Watch the Recording of Rick Cooper’s Presentation “Turning Failure into Success: Bed Bug Management in Affordable Housing”

Chronic bed bug infestations and severe bed bug infestation rates in multifamily buildings are becoming more common due to the lack of effective bed bug management programs. But Bed Bugs can be controlled! Watch the recording of Rick Cooper’s presentation Turning Failure into Success: Bed Bug Management in Affordable Housing to learn how bed bugs are successfully controlled with examples of assessment-based management plans. You can find out 1) how and why bed bugs spread throughout living communities resulting in high infestation rates and escalating management costs, 2) why bed bug management has been largely ineffective in affordable housing communities 3), what methods are most effective for controlling bed bugs, 4) to apply a scientifically proven method for complex-wide management of bed bugs in affordable housing communities that results in long-term cost savings and improved quality of life for residents. Continue reading

USDA Awards $9.4 Million for Safer, More Effective Pest Management

The U.S. Department of Agriculture (USDA) National Institute of Food and Agriculture (NIFA) today awarded $9.4 million to support 25 research and outreach projects that will help mitigate pests, weeds and diseases on farms and in communities. The awards are made through NIFA’s Crop Protection and Pest Management Program (CPPM) and Integrated Pest Management (IPM) program which have awarded more than $64.5 million since 2014.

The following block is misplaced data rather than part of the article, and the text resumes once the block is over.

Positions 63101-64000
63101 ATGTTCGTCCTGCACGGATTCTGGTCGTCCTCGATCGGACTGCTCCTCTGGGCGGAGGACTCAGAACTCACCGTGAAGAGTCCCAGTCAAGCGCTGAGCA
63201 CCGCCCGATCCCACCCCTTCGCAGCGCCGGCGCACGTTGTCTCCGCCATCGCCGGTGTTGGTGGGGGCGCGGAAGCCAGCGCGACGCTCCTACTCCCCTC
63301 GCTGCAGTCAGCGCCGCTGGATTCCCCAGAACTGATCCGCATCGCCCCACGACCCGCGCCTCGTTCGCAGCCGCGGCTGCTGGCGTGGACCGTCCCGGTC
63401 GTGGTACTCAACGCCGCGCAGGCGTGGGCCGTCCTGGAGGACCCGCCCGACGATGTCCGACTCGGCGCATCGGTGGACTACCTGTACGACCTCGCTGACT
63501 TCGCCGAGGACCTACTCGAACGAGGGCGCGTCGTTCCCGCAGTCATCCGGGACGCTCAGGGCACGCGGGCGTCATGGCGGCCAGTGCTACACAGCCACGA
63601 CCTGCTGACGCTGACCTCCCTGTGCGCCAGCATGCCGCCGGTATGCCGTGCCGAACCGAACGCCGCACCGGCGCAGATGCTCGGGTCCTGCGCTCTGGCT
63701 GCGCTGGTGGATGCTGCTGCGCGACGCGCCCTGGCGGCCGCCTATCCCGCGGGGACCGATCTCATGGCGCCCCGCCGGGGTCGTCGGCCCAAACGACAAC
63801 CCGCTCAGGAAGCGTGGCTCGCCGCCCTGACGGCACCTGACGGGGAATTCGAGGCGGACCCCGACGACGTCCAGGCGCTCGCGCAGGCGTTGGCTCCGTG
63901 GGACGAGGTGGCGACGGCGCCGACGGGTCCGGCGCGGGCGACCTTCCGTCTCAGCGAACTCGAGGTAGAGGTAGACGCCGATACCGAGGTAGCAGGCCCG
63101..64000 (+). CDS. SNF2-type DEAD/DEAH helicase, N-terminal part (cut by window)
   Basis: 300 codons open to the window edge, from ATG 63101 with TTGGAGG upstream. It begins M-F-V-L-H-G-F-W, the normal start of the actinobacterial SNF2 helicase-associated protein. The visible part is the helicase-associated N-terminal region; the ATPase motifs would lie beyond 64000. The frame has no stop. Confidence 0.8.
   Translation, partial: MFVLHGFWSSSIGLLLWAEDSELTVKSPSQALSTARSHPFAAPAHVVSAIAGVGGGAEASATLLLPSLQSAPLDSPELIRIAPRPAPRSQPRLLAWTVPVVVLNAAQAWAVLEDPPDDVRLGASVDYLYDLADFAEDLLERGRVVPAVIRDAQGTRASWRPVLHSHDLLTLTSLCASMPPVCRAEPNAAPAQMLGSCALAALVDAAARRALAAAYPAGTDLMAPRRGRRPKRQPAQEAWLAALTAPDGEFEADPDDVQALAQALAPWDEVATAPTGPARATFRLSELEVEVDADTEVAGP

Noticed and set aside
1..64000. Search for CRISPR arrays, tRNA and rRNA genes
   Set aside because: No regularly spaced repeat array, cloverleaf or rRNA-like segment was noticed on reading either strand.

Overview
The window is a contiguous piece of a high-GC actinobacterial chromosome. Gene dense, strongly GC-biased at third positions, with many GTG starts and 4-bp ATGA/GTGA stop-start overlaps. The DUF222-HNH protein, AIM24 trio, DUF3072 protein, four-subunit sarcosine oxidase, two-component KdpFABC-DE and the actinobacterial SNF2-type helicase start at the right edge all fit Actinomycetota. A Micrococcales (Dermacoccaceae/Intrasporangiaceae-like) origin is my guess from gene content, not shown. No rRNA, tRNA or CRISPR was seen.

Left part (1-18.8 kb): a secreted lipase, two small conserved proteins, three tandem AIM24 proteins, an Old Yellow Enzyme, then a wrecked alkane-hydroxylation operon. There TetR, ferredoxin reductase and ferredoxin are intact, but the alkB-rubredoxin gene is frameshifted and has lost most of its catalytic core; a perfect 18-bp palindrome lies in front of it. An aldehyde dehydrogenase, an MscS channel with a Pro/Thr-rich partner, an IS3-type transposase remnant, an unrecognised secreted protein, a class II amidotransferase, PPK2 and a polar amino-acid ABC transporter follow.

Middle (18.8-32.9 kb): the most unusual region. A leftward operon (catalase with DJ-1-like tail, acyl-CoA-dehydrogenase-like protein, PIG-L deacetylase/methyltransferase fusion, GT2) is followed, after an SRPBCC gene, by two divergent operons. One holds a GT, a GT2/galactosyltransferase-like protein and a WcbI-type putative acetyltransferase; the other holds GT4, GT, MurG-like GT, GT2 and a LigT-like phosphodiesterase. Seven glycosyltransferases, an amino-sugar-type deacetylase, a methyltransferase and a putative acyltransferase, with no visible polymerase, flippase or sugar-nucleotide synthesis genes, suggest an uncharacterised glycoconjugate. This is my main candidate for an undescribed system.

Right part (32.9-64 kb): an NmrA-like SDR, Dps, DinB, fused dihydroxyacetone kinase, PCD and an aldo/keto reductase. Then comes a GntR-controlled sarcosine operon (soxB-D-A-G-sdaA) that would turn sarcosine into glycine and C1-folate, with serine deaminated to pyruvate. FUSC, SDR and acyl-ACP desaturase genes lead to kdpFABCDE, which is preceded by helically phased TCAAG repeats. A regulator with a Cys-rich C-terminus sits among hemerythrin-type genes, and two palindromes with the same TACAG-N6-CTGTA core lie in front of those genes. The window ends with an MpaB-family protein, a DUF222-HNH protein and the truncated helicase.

“NIFA is making investments to ensure America’s agriculture sector is able to rely on sound scientific approaches to increase production and ensure continued food security in the face of the many challenges including arthropod, weed and disease pests,” said NIFA Director Sonny Ramaswamy. “The Crop Protection and Pest Management Program has a history of developing new tools, best management practices and strategies for healthy crop systems while supporting communities with effective, affordable and environmentally sound solutions that reduce potential health risks.”  Continue reading

HUD awards $3.3 M in research grants on reducing housing-related health hazards

The Department of Housing and Urban Development (HUD) has awarded $3.3 M in research cooperative agreements to develop and improve methods for the identification and control of key residential health hazards and to improve the implementation of policies that address these hazards.  Key hazards to be addressed include pest infestation and mold which  can trigger asthma and other illnesses, poor indoor air quality such as exposure to environmental tobacco smoke and other contaminants, and injury hazards. The five universities being awarded FY 2016 Healthy Homes Technical  Studies grants, as described in the news release at < the Illinois Institute of Technology, the University of Massachusetts Lowell, Columbia University, the University of Tulsa, and Eastern Virginia Medical School.  Their project summaries are at .

Funding opportunity: Promoting Integrated Pest Management in Affordable Housing

The purpose of the Promoting Integrated Pest Management (IPM) in Affordable Housing program is to provide a broad range of technical IPM assistance services and IPM training sessions to public housing authorities and other eligible housing providers.

Who Is Eligible to Apply: 

  • 1862 Land-Grant Institutions
  • 1890 Land-Grant Institutions